“Could it be that the steady rise of street food has been correlated with the start of the great banking crisis?”

In the civic world, many local city governments have promoted the street food revolution as a way of creating “cool” new facilities in towns, helping with regeneration, and attracting more entrepreneurs into the ecosystem. Over in the banking world, many national governments are now behaving similarly, forcing established banks to share space with upstart fintechs. Part of this is a belief by authorities that fintechs are better able to deal with new consumer demands than established big banks. One of the challenges is that the products consumers want often cannot be predicted or planned for by larger, more established organizations (it’s the same for banks as for grand old restaurants).

Many successful street food vendors have progressed to pop-up stalls and small chains, and have even exited into bigger food businesses. That includes Chan Hon Meng, the Singaporean hawker whose success has been a springboard to a larger quick-service restaurant, as well as cross-border expansion to bring Hawker Chan to Melbourne and Bangkok.

So, will street-food vendors and market stalls take over the dining world, throughout Europe? The impact of the street food revolution on the established dining world may be profound, but most likely, the answer is no. Again, the comparisons with fintech may be prescient – account holders with new banking startups may be a tiny fraction of those at established banks, but the impact of new consumer demands that are serviced quickly by fintechs are likely to have a disproportionate effect on the speed of change at big banks. Over in the UK, where new Open Banking rules have now come into effect, new payments businesses such as Third-Party Providers (TPPs) are being encouraged to accelerate this effect.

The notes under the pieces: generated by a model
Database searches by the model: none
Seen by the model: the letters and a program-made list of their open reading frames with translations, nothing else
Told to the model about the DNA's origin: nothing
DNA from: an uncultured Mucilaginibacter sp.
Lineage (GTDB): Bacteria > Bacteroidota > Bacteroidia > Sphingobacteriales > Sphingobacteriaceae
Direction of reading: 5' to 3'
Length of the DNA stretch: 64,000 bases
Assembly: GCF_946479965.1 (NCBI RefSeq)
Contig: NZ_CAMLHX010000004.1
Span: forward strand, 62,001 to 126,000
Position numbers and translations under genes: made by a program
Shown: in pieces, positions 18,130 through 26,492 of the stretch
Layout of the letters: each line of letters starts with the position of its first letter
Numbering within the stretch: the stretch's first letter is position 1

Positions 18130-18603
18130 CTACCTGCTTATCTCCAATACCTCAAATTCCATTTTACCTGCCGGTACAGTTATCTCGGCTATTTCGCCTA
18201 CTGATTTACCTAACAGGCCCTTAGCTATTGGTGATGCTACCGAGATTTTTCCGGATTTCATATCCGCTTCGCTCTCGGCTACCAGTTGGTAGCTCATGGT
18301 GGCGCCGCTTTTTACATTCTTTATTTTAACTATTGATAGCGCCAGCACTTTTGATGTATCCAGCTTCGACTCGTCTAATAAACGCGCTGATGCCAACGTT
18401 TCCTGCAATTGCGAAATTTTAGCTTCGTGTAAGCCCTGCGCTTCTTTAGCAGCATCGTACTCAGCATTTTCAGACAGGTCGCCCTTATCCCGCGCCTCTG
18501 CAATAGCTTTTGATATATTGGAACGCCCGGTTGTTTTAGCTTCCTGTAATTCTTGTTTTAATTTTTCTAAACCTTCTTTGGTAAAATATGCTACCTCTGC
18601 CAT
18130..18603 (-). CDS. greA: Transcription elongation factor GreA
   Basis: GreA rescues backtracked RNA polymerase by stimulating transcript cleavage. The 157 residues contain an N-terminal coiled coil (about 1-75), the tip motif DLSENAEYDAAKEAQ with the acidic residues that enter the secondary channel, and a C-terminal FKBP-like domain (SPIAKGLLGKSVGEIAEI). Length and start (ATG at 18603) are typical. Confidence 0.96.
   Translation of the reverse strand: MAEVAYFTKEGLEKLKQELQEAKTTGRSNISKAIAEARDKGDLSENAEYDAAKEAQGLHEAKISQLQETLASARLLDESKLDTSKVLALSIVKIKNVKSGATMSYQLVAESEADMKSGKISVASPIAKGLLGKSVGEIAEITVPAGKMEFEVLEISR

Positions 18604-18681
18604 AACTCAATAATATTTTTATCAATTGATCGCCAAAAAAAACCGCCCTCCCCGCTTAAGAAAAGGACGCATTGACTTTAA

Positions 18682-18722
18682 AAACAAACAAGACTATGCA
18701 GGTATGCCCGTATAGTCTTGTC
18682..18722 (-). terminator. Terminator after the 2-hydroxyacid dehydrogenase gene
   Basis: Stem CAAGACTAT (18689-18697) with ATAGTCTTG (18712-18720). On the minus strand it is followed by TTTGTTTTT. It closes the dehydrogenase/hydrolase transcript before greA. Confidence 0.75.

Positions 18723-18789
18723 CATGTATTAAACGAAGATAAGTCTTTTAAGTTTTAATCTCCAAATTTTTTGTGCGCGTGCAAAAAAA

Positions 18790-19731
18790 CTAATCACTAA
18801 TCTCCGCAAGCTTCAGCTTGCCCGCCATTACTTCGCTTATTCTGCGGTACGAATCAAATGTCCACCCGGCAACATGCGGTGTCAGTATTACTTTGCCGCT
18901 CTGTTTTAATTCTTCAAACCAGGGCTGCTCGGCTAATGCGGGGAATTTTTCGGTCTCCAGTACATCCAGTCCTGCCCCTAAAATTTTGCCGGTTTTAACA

“The impact of new consumer demands that are serviced quickly by fintechs are likely to have a disproportionate effect on the speed of change at big banks”

Consumer preferences (for food and for financial services) can indeed be irrational and unpredictable. Sometimes, it’s best to capture these new demands by allowing smaller organizations with lower regulatory overheads to start up and see what develops. Sometimes, it’s best to ‘Open Up,’ to allow new forms of competition to rejuvenate the market, even if it risks upsetting the old ecosystem. Perhaps some of these new fintech ‘stalls’ will capture specific consumer tastes, and grow into pop-up restaurants, then bigger restaurants, maybe even bigger chains. And maybe their partnerships with major established banks that still retain high levels of consumer trust will prove to be the stamp of approval – or better still the Michelin-star rating – for their fledgling fintech venture. One that will lead to long lines of consumers eager to get a taste of the next big thing.

 

Lu Zurawski, ACI Worldwide is a regular columnist for The Global Treasurer. Zurawski is a renowned expert in the payment field with nearly 20 years of experience. He has engineered complex business transformation programs and has a strong innovation record, including work on one of the world’s first mobile payment schemes.